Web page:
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Paranoia and pointing fingers at Trumpworld as elections approach



When Stepien took over as campaign manager in July, aides said, re-election efforts had no budget and were on the verge of failure. Parscale overestimated the $ 200 million campaign in October, forcing it to cut TV advertising. As a result, Trump spent some of the precious last hours of the race organizing fundraising events.

Proponents of Parscale say he was unfairly redeemed. Every spending decision he made, including the Super Bowl ad, had the signature of Trump’s top lieutenants, and sometimes the president himself, they said. Much of Parscale’s early spending was on finding new online donors, its supporters say.

The former campaign manager felt compelled to invest heavily in advertising in May and June as Trump̵

7;s poll numbers slipped at the start of the pandemic. With a small backup from the main pro-Trump outside group, America First Action, Parscale felt the need to hit the airwaves. The plan, Parscale’s allies said, has the support of President and Trump’s son-in-law Jared Kushner.

Proponents of Parscale also say the crisis in Trump’s coffers is heightened. While Trump’s political apparatus has $ 180 million less than Biden’s, that’s more than Trump at the same time four years ago and enough for the last stretch. Trump’s idea was to make Biden senile, and the campaign simply followed his lead.

Parscale is not the only one to blame for Trump’s predicament. Some Republicans are also angry with Meadows for how he managed Trump’s hospitalization. The chief of staff cut short White House reports when he told reporters early on that Trump “is not yet on a clear path to full recovery.”

The statement initiated a damaging news cycle, forcing the administration to assure the nation that Trump was in a stable condition.

Officials also accuse Meadows of doing nothing more to curb Trump. Among the complaints: That he should have tried to prevent Trump from giving Bob Woodward virtually unrestricted access as the pandemic intensified, and that he was wrong in encouraging Trump to hold personal rallies. Others wonder why Meadows has so far failed to negotiate a congressional coronavirus relief package in Congress, and worries that failing to get voter scrutiny could hurt the president in the election.

But others say it’s silly to think that Meadows – or anyone else – could have put guardians on Trump.

The campaign’s TV commercials are another source of horror. Earlier this fall, RNC President Rona McDaniel expressed concern to Trump about the lack of television commercials broadcast in her home state of Michigan. Senior Republicans are also concerned that Trump prematurely withdrew ads from Ohio that he believes he will win, even though opinion polls show she remains close.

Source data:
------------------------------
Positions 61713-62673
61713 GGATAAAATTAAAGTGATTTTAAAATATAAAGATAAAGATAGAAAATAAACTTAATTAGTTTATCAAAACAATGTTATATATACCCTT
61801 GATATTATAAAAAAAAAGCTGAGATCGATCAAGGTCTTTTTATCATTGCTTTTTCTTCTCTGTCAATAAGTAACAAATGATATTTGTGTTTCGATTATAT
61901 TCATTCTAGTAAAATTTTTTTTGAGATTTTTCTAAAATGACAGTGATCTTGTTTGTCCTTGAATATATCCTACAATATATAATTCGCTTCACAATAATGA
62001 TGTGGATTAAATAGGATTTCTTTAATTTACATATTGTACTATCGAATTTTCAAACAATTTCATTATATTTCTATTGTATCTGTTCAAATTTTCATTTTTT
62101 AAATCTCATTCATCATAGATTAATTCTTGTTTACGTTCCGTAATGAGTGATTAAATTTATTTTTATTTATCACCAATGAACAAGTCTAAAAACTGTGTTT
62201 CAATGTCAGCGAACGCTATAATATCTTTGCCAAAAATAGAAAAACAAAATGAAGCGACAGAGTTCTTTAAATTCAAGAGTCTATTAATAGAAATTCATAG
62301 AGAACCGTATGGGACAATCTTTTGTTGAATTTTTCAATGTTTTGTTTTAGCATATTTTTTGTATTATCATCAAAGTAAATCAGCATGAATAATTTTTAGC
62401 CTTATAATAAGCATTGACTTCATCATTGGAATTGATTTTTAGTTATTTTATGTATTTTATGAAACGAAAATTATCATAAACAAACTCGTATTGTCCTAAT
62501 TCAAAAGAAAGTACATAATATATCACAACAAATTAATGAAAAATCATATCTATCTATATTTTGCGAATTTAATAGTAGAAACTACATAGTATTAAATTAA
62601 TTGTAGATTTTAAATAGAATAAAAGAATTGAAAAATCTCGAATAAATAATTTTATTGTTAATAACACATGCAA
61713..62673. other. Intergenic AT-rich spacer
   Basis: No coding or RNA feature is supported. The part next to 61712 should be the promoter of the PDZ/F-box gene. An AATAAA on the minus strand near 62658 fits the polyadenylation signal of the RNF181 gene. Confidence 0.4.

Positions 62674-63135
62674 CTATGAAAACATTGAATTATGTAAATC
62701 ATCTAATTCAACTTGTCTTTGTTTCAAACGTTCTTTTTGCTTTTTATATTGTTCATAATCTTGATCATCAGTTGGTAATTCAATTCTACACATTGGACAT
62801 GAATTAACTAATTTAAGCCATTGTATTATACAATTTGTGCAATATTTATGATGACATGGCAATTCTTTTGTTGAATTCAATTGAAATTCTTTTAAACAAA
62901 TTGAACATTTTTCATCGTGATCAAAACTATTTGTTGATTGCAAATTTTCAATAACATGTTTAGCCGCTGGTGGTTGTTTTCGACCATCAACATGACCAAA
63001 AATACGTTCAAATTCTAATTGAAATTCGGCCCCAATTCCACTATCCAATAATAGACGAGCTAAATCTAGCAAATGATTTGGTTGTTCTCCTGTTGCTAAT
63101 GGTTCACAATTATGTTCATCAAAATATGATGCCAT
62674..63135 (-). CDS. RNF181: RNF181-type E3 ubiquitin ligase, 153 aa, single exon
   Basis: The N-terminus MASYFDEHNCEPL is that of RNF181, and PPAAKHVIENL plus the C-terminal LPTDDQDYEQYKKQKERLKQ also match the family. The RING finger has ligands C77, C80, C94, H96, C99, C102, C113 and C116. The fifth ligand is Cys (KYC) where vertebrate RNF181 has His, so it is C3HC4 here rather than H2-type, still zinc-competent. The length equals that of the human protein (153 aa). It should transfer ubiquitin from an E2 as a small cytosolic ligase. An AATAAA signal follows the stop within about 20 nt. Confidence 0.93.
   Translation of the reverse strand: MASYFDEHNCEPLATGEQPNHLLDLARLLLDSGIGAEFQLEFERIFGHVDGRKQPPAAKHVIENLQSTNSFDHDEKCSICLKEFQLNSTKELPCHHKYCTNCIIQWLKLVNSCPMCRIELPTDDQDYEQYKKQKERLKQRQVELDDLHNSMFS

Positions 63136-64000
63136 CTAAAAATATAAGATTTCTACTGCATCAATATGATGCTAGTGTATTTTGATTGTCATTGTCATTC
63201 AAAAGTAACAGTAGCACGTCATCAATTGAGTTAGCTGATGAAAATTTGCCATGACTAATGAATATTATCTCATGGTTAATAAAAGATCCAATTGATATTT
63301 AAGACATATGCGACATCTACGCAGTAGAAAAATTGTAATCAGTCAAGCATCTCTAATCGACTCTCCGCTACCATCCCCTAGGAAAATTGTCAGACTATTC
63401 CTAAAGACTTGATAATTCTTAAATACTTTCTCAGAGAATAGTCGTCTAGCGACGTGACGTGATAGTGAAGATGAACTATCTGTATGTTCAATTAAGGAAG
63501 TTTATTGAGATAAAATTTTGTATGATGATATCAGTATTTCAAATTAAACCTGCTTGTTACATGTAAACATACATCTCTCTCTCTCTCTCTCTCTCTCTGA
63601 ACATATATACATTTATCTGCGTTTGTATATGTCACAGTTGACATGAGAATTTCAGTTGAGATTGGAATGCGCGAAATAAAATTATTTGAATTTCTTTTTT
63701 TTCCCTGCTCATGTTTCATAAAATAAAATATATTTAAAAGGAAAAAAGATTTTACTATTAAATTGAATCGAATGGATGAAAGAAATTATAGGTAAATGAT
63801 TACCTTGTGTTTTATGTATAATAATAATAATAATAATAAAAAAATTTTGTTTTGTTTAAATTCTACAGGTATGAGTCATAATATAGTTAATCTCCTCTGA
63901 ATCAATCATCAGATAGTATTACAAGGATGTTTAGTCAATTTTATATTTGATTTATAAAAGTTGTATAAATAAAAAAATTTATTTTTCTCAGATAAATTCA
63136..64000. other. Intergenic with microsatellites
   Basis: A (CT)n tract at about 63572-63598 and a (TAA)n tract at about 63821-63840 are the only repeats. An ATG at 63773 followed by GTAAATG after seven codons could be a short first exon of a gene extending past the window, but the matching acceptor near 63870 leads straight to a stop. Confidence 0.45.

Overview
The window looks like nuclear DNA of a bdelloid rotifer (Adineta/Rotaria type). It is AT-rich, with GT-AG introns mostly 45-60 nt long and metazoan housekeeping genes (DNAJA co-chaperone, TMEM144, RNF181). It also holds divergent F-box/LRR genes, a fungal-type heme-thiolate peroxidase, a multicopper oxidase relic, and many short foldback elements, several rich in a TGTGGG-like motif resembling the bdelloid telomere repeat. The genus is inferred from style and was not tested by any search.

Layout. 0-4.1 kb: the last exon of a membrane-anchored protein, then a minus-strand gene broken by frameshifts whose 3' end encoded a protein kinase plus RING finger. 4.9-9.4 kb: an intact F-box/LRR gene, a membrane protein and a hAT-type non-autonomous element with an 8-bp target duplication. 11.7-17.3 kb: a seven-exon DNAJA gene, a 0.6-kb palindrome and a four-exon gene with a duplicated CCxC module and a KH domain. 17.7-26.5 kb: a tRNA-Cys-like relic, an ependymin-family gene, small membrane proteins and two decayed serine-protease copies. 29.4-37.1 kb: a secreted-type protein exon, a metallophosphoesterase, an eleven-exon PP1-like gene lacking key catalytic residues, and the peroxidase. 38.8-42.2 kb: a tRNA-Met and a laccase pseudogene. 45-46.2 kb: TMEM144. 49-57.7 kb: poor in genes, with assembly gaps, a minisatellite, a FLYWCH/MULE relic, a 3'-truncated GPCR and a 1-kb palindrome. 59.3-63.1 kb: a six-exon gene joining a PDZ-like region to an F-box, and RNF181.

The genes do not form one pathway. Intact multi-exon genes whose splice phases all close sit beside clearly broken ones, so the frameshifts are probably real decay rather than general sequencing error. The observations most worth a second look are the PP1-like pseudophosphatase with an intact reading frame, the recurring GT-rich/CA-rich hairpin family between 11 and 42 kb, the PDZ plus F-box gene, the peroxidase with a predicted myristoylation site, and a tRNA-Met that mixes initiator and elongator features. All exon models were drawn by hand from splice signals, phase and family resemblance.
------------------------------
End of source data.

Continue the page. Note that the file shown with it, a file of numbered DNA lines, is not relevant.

Even Trump has told his allies that he is not a fan of the content of some of the ads his own campaign has run.

The rift spread in the last days of the race. In theory, the campaign and the RNC should work in tandem. But senior Republicans said campaign coordination with the RNC had broken down after leaving Parscale, with little communication between the two organizations.

Representatives of the campaign insist that things have improved recently and that the breakdown is not the fault of either side. The campaign and RNC staff, along with Kushner, met at Capitol Hill last week to ensure the two groups were in sync. Also present was Katie Walsh Shields, a former RNC chief of staff whom Kushner hired to improve operations. She has been appointed to the commission.

Stepien and McDaniel held a conference call with reporters earlier this week to announce that the two organizations are launching a joint $ 25 million adult television blitz.

Trump’s campaign spokesman Tim Murto said that “the campaign and the RNC are on the same page, focused on the finish line, we have the same goals and we have agreed on the message and strategy.”

RNC spokesman Mike Reed said the two were “fully united in our efforts.”

During a conference call Monday with campaign staff, Trump dismissed bills of division and dissatisfaction with Meadows, saying the chief of staff was “doing an incredible job.”

The reports “said I was not happy with him. And do you know why they said that? Because it creates bad will, it creates chaos, “Trump added.

Still, Trump himself gets the blame from his team.

Some people close to the president say he is partly to blame for the drop in fundraising. The president canceled some events during part of the pandemic and, unlike Biden, refused to hold virtual fundraisers.

Others expressed disappointment with his decision to miss the second debate, which would be an opportunity for him to win from Biden, and with his erratic behavior in the final days of the race. Re-election officials, meanwhile, were surprised when they called on Monday when he delivered a 30-minute tirade in a huge tone against countless targets, including Anthony Fauci.

If Trump falls, people who know the president say don’t expect him to take responsibility.

Michael Cohen, a former Trump fixer who has since broken with the president, said the culture of pointing the finger is filtered by a boss who has never accepted guilt. That, Cohen said, left the lieutenants fighting.

“Trump can never, ever be blamed,” Cohen said. “That’s the rule.”


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